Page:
Buy now from Amazon.com.

Aaron Johnson is prolific writer who has authored over 400 articles and blog posts. He started out, and continues to write, in the non-fiction genre. The Unaccounted Four is his first fictional work.

Tuesday, May 30, 2017

Managing the Implementation Team (Part 4)

 This is Part 4 of a 7 part series collectively titled, McKinsey Method for Fire Protection Solutions. As you read keep in mind that these systems and processes can be applied to  fire protection organization and leadership, and to physical fire protection systems and components.




After a problem has been analyzed and a solution has been presented and accepted, the work of implementation begins. Implementing the problem solution requires the effective management of three components:
  1. The Team.
  2. The Client.
  3. The Individual.

The Team.
These are the people that you will be working together with to implement the problem solution. The manager has three responsibilities related to the team, he must assemble the right team members, he must keep them motivated to complete the task, and he must ensure their continued professional development.

Effective team management starts with recruiting, or assembling, the right people. To acquire the best talent for the team, the manager should start with a structured plan.  The plan should let the manager easily see what type of personality would fit best, what types of skills are needed, and what specific knowledge may be required. Using the plan, the manager can select those individuals that bring the strengths necessary to the project.  A team that is has all the same strengths and weaknesses will fail.  When assembling the team, maintaining the right mix or knowledge, skills, and abilities is critical.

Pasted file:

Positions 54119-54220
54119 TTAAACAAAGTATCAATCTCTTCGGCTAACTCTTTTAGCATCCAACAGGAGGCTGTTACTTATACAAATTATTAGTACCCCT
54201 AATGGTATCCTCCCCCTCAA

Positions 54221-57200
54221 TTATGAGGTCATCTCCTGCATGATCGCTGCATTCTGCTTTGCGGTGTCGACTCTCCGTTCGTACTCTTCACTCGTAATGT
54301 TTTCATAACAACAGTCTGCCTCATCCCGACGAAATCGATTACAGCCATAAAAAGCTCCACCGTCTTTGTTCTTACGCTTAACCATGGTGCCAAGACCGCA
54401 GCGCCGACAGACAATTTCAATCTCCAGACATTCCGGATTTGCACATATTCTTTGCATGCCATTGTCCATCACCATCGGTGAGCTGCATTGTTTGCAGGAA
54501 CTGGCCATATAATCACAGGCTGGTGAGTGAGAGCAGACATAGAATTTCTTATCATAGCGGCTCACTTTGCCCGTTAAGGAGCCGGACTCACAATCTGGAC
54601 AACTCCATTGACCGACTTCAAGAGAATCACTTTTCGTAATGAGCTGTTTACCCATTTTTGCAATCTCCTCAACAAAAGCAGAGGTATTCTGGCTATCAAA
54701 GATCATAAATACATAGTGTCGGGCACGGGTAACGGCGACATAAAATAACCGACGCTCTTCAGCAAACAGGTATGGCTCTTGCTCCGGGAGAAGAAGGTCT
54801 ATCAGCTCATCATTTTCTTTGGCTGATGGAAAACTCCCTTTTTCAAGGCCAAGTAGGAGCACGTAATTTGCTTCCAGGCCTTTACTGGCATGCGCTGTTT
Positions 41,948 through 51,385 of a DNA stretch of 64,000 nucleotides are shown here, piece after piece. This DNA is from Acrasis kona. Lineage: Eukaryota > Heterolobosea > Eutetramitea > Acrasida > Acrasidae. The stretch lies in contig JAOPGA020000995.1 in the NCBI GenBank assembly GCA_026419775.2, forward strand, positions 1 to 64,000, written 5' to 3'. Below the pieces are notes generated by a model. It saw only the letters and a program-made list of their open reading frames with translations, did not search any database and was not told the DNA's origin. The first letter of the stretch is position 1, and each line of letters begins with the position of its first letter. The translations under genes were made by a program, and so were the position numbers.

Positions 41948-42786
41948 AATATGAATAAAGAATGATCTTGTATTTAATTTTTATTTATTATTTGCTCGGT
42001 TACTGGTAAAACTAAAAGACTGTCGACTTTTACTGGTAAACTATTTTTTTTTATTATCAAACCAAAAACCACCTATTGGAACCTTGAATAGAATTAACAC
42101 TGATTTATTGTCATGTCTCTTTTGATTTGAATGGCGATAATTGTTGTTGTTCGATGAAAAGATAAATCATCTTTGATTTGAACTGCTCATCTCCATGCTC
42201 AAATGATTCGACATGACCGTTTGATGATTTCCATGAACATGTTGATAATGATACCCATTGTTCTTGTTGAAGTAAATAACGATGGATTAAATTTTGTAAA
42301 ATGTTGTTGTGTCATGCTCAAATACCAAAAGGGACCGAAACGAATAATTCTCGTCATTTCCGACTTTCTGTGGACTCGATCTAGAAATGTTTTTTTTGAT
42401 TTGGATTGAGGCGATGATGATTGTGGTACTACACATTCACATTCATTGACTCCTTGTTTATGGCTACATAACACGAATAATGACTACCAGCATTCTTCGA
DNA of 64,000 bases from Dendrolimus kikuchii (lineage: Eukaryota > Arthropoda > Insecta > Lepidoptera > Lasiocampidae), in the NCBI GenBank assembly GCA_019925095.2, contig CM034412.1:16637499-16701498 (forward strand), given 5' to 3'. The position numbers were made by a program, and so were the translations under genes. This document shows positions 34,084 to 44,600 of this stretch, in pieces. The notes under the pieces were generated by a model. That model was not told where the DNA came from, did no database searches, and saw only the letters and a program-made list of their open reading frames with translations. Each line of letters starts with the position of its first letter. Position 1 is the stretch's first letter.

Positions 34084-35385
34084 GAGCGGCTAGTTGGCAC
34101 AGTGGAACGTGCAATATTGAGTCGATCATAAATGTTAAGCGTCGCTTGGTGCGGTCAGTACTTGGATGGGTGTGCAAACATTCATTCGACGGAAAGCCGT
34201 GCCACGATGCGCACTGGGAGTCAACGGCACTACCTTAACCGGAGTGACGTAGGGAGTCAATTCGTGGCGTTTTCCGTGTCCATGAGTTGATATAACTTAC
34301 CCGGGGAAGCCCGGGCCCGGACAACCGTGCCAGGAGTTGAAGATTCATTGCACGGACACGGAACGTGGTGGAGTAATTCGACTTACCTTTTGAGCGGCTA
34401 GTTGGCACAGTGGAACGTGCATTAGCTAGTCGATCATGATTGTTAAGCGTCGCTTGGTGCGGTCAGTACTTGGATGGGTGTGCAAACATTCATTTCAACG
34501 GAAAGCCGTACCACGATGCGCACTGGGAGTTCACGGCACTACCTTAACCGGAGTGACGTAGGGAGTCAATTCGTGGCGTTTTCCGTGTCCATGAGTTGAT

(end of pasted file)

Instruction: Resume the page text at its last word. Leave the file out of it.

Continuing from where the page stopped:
McKinsey keeps its people motivated by spending time together and providing adequate rewards.  Motivation can be maintained by creating a familiar atmosphere to work in.  Create a workplace that people want to come to, a place where they feel like they contribute and are a part of something bigger.  Planned team events, bonding outings, can be effective also. The most effective of these are the more “impromptu” events that are put together by someone other than the “boss” or manager.  Provide rewards, above and beyond compensation, for the team members.  Rewards can include things like dinners and lunches paid for by the organization, and additional days, weekends, or time off. When the team members feel that the organization has taken notice of their work, appreciates their contribution, and acknowledges the existence of their personal and family life, they will be motivated to continue giving their best to the solution implementation team.

Team members want the organization to contribute to their professional development.  The effective team manager can accomplish this by setting clear expectations and providing regular and consistent evaluations. Clarity of expectations ensures that all the team members know what they are working for and how their work product and performance will be evaluated. This allows them to focus on areas of their profession that should be developed in order to meet and exceed the expectation.  Regular and consistent evaluations by the manager, let the team member know that he is on the right track, and his performance is meeting the expectation. At least, six month, evaluations are recommended.  This allows the manager to see what the employee has accomplished so far, and what professional goals and development benchmarks have been set for the next six months.